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2021 VW Atlas Cross Sport: Classy looks, good tech and a solid performer

Written By | Jul 8, 2021

SEATTLE — When I first reviewed the 2021 Volkswagen Atlas earlier this year, it was the standard edition. Now we get to look at the Cross Sport 2.0T SEL Premium model that essentially only differs by losing the third row. This opens up a lot more available cargo room for those who don’t need that row and is one of the largest spaces you’ll find in this SUV segment.

We have the same bold exterior styling that’s been a hallmark for Atlas. It looks refined enough to take out for a night in the city and yet assertive enough for some mild off-road adventures. The classy-looking front grill stands out in a market segment where it seems most manufacturers have gone to large black grills that resemble a largemouth. The back-end wraps it all together and keeps those nice body lines with taillights that are rather elegant.


Under the hood, you have the same power options, either the turbocharged 2.0 liter 4-cylinder with 235 horsepower or a 3.6-liter V6 that puts out 276 horsepower. Our test model had the 2.0-liter in it. You’ll find that its standard 8-speed automatic does a really good job of going through the gears and downshifts smoothly as well. Look for 0-60 times around the 7.1-second mark.

Its 4-motion all-wheel-drive is a tried-and-true system that’s been around for decades and you’ll find that it really does do a great job of instilling driver confidence. It will dynamically shift power between the front and rear as well as per tire, depending on the scenario, and helps make short-work of snowy mountain passes.

Unfortunately, in this large vehicle, the 2.0-liter often felt just a tad underpowered and still offers fuel economy that’s below that of what some of its competitors offer. The EPA gives a rating of only 20 miles per gallon in the city and up to 24 on the highway.

Lots of room in here:

Inside, we find a very clean-looking cabin space that doesn’t feel overly cluttered with bling. Sure it has some plastic surfaces but the overall layout appears to be a minimalist approach but has almost everything you’d want in terms of tech and ease of use of the Cross Sport’s features and functions.

Front seat comfort is rather good. However, like so many manufacturers today, it seems the front passenger is rather disregarded. The driver’s seat is a 10-way power seat with lumbar support, while the front passenger’s seat is only an 8-way. Both are heated and ventilated.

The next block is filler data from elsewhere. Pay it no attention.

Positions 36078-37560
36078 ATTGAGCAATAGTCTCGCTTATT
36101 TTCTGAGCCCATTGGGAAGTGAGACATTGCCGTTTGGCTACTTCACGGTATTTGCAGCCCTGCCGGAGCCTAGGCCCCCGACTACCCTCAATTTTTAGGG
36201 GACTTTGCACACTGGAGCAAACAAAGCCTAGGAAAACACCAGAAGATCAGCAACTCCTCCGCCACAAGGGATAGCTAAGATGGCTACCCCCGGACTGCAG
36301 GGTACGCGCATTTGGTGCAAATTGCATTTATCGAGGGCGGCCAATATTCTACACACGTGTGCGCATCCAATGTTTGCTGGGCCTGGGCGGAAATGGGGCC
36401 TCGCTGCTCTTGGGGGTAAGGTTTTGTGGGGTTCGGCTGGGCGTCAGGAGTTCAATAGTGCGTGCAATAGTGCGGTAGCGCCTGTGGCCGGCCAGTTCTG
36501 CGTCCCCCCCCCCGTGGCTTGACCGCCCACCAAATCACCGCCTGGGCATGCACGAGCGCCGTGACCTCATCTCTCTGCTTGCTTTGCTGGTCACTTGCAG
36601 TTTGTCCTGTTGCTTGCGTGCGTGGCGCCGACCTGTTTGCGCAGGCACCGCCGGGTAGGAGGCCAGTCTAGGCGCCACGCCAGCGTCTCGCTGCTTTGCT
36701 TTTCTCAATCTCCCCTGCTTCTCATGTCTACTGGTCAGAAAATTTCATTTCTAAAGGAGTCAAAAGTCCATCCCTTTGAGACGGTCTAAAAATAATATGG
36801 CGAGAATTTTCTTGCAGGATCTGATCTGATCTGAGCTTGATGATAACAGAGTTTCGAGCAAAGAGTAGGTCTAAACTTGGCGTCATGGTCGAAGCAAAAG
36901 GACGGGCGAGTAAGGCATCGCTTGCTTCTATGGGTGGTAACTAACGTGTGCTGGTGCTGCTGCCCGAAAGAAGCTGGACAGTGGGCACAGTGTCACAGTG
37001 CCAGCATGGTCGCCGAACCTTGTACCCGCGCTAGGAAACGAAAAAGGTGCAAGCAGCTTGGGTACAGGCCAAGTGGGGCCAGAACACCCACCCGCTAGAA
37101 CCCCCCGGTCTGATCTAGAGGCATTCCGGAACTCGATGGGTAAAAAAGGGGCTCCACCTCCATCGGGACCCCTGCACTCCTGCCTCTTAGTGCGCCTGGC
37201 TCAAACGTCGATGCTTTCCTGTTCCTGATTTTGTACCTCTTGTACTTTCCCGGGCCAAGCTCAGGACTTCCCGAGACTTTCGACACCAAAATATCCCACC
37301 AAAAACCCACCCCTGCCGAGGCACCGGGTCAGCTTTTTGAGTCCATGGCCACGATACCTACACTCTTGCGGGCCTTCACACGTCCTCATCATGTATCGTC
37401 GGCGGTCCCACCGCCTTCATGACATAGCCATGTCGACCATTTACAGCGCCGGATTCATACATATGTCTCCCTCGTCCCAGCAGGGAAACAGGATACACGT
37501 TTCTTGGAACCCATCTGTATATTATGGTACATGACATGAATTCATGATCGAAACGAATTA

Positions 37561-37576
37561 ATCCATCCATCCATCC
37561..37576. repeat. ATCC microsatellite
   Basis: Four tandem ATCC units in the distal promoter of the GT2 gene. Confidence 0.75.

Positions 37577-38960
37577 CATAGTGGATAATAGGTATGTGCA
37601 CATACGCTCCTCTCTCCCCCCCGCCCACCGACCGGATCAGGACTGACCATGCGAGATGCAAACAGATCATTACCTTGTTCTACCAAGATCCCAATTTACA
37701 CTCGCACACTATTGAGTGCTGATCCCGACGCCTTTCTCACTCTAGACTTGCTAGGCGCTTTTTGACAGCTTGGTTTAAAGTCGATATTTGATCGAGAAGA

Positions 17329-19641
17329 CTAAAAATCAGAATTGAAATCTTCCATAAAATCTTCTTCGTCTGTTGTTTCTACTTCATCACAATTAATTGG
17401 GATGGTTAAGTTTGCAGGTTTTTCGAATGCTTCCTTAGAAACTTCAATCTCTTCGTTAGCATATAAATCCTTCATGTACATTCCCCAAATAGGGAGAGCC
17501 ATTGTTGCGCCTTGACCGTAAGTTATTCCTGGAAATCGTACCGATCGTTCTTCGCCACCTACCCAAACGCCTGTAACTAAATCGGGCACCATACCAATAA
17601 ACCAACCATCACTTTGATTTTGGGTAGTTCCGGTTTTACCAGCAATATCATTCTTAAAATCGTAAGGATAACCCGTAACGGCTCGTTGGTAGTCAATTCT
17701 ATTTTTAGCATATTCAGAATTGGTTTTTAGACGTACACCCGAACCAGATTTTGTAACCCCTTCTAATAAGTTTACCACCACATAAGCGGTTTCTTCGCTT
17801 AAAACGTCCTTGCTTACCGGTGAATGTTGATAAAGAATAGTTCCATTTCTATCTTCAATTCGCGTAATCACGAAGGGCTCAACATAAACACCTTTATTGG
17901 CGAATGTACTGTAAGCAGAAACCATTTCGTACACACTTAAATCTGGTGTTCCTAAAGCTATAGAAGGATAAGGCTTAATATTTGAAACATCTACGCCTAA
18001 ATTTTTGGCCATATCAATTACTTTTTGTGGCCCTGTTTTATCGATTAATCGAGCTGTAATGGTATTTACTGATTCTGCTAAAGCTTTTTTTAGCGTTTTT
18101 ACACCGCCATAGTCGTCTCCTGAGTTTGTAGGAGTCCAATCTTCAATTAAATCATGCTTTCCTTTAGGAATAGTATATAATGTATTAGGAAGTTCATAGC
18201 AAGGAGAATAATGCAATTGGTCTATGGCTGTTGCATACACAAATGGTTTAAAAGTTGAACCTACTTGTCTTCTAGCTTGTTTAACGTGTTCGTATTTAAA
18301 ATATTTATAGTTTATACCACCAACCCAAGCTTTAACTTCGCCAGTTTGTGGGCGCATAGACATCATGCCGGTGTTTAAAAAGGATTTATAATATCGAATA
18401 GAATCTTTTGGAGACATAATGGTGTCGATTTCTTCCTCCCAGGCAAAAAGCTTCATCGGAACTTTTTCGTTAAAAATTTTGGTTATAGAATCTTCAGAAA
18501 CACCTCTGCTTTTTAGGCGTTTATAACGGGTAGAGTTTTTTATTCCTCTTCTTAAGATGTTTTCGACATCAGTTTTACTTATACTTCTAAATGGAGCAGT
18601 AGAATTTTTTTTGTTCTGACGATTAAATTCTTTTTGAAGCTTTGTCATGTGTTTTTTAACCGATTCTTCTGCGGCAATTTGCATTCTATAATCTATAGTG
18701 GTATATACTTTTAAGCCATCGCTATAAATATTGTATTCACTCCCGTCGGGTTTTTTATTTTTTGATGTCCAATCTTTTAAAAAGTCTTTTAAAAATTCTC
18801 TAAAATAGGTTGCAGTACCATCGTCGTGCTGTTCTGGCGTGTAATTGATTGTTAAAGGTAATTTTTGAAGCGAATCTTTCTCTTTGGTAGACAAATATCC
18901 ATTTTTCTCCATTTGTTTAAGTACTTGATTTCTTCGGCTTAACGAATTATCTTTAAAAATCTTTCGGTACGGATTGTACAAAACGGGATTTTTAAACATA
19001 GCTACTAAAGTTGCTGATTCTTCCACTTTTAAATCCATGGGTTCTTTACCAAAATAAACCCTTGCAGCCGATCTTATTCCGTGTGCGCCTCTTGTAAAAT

The rear bench seat does have heated outer seating surfaces and has easy-to-access charging ports with a 115-volt AC power port, a middle armrest with cup-holders, and window shades. There’s a good deal of room in the back row and that’s thanks mainly to the overall size of the Atlas. Two adults can easily sit there and be fine, even on long road trips.


The 8-inch touchscreen infotainment system offers both Apple CarPay and Android Auto and is powered by Fender audio. Even though navigation is optional, this doesn’t seem to be much of an issue anymore as most folks use their smartphones for that functionality. Audio sources include AM/FM/SiriusXM satellite radio, USB, and Bluetooth audio. Additionally, there’s an integrated 4G LTW Wi-Fi hotpot for the folks inside the vehicle. A great addition for entertainment on long road trips.

Driver aids include what is widely standard in this SUV segment, including adaptive cruise control, lane-keep assist, parking assist, rear cross-traffic alert, a rearview camera with an overhead view feature, high-beam assist, both hold hill and hill descent control, front collision warning, and emergency braking and pedestrian monitoring.

Volkswagen also incorporates its digital cockpit display for the driver. This allows you to set up the information about the vehicle you wish to see while driving. It gives you some flexibility in making things more customized to your driving preferences.


On the road, you’ll find that the Cross Sport feels large. Its long hood gives you a constant reminder of its size. There’s good visibility, however, thanks to all of its windows and minimized blind spots. Steering is a bit lighter on its weightiness than I’d like, even in the sport driving mode but overall feels solid. There’s a modest body roll under hard cornering but that’s kind of to be expected.

The great thing is, you feel in command at all times. It never gets squirrelly on you or makes you feel as if you’re losing control.

My only real complaint here is that I’d love to have more available power to get all 4,000+ pounds of it moving. Additionally, there is a bit of turbo-lag when you first depress the accelerator pedal that we’d like to see improved upon. This 2.0-liter engine is a proven platform and a rugged workhorse. You’ll find that Audi also uses it in quite a number of its cars.

Priced as configured, we’re looking at $47,720, including destination charge and that puts it some tough competition from Hyundai, Ford, GM, Lexus and KIA to name a few.

If you’re in the market for a larger SUV that has tons of cargo, a clean-looking interior that is great on the road, and offers one of the most proven drivetrains in the automotive world, then test drive the 2021 Atlas Cross Sport soon.


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About the Author: Duane Pemberton is a lifestyle writer and CDNs Auto Editor. Pemberton loves anything that helps bring people together which is why he writes about food, wine, cars, and travel.


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Duane Pemberton

Duane Pemberton is a lifestyle writer and CDNs Auto Editor. Pemberton loves anything that helps bring people together which is why he writes about food, wine, cars, and travel.